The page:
Organisations often have too many tools operating in silo at once and failing to communicate with each other – making it much harder to realise when systems have been subject to a breach. It is now not unusual for businesses to have over 10 security tools which require constant monitoring, meaning that human error becomes a key factor in the security of our data. Companies need to focus on building a fully integrated security system with automated monitoring in place to ensure that they are always one step ahead. Finding the right combination of people, process and technology is the key to effectively protecting the organisation’s data, detecting any threats and, when targeted, having the capability to rapidly correct affected systems.”
Ryan Wilk, Vice President at NuData Security:
“In less than a month there is news of a third “non-breach ‘breach’” of sensitive user PII data. The unfortunate mishandling of trusted data by Deep Root, data.gov.uk, and now the WWE continues to show that sophisticated hacking is not required to obtain troves of identity data that can be used to create fraudulent identities or access online personas.
“Data in the wrong hands can have a huge impact. Email addresses and password information, combined with other data on the consumer from other breaches and social media, builds a more complete profile. In the hands of fraudsters and criminal organisations, these valuable identity sets are usually sold to other cybercriminals and used for myriad criminal activities, both on the Internet and in the physical world. Using these real identities, and sometimes fake identities with valid credentials, they’ll take over accounts, apply for loans and much more. Every hack has a snowball effect that far outlasts the initial breach.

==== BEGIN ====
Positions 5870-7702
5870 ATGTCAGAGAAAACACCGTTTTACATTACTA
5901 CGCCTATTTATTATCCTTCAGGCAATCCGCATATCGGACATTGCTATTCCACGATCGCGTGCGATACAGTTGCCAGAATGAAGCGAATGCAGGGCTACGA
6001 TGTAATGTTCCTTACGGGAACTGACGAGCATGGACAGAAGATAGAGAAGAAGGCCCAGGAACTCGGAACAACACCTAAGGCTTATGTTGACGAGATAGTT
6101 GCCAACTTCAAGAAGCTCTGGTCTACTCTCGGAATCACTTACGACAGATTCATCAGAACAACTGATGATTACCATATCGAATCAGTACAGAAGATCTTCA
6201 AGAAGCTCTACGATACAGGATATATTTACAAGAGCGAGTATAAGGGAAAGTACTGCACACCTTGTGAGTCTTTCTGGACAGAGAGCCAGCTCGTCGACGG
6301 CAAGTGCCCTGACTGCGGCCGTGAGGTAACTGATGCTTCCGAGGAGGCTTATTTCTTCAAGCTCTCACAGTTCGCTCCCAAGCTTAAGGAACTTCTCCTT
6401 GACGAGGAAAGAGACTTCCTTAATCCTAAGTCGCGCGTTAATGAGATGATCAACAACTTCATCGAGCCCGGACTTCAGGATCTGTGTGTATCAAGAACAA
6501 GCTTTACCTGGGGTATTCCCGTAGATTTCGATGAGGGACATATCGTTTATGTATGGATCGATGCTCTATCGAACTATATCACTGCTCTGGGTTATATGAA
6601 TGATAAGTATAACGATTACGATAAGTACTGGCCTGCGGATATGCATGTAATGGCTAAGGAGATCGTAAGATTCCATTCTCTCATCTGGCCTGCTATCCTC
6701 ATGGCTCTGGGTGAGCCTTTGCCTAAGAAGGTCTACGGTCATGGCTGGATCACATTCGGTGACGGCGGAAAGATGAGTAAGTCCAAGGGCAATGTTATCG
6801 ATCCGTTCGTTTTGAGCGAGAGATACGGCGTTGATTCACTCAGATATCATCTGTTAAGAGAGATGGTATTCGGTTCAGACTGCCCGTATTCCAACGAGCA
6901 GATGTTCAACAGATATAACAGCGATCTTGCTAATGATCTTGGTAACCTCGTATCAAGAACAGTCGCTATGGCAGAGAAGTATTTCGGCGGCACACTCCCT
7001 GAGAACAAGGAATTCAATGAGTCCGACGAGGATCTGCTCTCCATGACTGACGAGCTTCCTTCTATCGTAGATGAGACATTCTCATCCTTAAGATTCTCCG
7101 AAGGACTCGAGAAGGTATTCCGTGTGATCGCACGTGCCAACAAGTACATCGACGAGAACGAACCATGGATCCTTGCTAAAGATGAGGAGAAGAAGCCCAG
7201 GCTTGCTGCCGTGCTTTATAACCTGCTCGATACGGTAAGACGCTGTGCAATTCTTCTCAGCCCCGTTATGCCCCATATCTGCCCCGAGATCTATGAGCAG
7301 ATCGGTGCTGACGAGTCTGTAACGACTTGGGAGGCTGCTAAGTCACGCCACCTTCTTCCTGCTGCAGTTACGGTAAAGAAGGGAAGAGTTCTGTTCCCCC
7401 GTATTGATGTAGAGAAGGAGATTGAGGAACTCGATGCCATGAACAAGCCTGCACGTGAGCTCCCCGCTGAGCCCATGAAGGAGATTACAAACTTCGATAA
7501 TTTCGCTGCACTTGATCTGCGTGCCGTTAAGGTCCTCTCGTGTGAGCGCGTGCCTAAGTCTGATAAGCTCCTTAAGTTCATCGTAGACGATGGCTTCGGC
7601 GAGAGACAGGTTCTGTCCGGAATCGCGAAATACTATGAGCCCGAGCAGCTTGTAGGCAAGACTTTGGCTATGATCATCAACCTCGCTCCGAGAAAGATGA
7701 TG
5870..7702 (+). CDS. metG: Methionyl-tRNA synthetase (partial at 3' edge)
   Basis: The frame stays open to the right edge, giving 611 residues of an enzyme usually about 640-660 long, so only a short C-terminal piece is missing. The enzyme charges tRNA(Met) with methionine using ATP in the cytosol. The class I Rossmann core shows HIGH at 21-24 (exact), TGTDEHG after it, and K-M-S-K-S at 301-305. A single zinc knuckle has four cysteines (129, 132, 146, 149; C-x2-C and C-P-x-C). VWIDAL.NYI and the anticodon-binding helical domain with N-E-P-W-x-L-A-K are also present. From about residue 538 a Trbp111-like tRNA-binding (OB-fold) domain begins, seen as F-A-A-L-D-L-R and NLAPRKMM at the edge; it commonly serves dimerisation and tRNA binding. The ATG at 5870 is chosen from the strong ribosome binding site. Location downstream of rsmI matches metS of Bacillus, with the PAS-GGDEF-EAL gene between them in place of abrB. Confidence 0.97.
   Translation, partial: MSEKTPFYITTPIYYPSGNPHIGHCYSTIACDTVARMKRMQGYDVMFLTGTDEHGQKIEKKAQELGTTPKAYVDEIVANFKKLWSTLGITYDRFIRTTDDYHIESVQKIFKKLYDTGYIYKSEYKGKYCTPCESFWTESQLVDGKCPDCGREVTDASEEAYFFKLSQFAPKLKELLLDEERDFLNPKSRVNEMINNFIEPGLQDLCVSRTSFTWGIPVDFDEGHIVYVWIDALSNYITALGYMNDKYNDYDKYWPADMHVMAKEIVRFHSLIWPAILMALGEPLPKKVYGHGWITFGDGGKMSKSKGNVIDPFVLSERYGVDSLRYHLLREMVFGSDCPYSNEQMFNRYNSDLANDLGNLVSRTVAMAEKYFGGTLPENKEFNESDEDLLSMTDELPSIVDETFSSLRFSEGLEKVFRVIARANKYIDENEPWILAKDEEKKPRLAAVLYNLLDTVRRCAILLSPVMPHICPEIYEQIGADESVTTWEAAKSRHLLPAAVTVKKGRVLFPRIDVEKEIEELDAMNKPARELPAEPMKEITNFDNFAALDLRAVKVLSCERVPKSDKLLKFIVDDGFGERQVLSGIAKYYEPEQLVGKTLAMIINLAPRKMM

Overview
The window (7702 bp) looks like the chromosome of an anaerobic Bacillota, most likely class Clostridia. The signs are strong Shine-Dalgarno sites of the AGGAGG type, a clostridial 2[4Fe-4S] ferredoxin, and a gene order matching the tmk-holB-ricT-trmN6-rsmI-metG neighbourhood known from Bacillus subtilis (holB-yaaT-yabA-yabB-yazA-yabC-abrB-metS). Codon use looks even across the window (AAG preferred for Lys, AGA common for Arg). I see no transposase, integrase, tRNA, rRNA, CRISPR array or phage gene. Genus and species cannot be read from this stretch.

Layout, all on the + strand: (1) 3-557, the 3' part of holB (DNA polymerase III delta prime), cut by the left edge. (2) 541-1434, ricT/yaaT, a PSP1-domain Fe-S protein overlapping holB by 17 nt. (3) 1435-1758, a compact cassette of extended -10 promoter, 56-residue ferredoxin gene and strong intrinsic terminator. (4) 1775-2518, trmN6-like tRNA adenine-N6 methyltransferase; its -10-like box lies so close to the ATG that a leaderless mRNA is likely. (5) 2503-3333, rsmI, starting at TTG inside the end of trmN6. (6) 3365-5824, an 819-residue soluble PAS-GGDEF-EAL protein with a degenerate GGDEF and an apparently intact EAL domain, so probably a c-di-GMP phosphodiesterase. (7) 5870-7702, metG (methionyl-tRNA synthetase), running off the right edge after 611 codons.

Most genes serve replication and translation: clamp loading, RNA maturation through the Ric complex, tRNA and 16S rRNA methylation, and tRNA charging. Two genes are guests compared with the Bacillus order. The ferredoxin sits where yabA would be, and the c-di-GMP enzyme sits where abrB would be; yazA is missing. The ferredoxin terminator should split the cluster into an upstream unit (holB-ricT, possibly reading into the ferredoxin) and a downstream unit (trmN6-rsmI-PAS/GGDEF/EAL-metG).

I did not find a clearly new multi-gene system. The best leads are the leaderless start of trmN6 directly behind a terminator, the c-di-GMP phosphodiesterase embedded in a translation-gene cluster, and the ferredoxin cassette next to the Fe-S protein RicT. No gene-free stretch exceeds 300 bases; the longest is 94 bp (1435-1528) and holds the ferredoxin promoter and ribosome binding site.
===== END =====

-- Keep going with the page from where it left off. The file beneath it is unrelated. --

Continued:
“We have hit a turning point where financial and identity cybercrime has become something that a person with the most basic computer skills can dabble in. Because of this, organisations need to rethink how they protect and identify their users in the digital world. We need to protect all consumer data, but more importantly, we need to make it valueless. Using advanced techniques like Passive Biometrics and Behavioural Analytics gives merchants and FIs a step up on the bad actors looking to monopolise this data. Understanding the user behind the device is key in effect devaluing the stolen identity data to any other person or entity.”
Salim Hafid, Product Manager at Bitglass:
“This WWE fan data leak is yet another major organization’s lapse in cloud security and data privacy awareness. Proper configuration and controls that prevent data leakage are critical for platforms like AWS where millions of user records are often stored and readily accessed. As public cloud adoption rises, organizations must have configurations and controls tightly sealed on all fronts – their customer’s sensitive personal data depends on it.”
Ben Herzberg, Research Group Manager at Imperva:
“This is yet another heavy weight leak (pun intended) where the ease of cloud deployments probably made someone forget the basics. If you put it out there, someone will take it. This is another example of why each deployment operation of data or applications must be bolted in with security mechanisms, and why simply putting something on a cloud platform does not make it secure.”